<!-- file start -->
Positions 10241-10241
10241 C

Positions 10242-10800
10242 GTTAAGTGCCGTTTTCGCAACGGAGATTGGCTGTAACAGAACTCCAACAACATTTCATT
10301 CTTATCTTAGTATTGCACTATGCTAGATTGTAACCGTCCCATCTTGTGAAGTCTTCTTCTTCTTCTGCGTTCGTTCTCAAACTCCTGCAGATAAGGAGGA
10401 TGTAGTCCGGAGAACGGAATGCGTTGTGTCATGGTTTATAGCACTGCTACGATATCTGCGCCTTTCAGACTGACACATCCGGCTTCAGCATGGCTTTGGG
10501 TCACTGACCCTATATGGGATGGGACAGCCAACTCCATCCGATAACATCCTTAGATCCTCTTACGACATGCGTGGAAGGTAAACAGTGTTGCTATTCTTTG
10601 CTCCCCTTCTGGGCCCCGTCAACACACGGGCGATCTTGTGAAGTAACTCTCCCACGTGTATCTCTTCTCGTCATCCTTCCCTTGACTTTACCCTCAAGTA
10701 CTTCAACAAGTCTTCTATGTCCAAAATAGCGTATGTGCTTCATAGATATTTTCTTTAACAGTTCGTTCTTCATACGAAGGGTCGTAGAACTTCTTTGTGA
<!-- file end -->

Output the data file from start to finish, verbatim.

Positions 10241-10241
10241 C

Positions 10242-10800
10242 GTTAAGTGCCGTTTTCGCAACGGAGATTGGCTGTAACAGAACTCCAACAACATTTCATT
10301 CTTATCTTAGTATTGCACTATGCTAGATTGTAACCGTCCCATCTTGTGAAGTCTTCTTCTTCTTCTGCGTTCGTTCTCAAACTCCTGCAGATAAGGAGGA
10401 TGTAGTCCGGAGAACGGAATGCGTTGTGTCATGGTTTATAGCACTGCTACGATATCTGCGCCTTTCAGACTGACACATCCGGCTTCAGCATGGCTTTGGG
10501 TCACTGACCCTATATGGGATGGGACAGCCAACTCCATCCGATAACATCCTTAGATCCTCTTACGACATGCGTGGAAGGTAAACAGTGTTGCTATTCTTTG
10601 CTCCCCTTCTGGGCCCCGTCAACACACGGGCGATCTTGTGAAGTAACTCTCCCACGTGTATCTCTTCTCGTCATCCTTCCCTTGACTTTACCCTCAAGTA
10701 CTTCAACAAGTCTTCTATGTCCAAAATAGCGTATGTGCTTCATAGATATTTTCTTTAACAGTTCGTTCTTCATACGAAGGGTCGTAGAACTTCTTTGTGA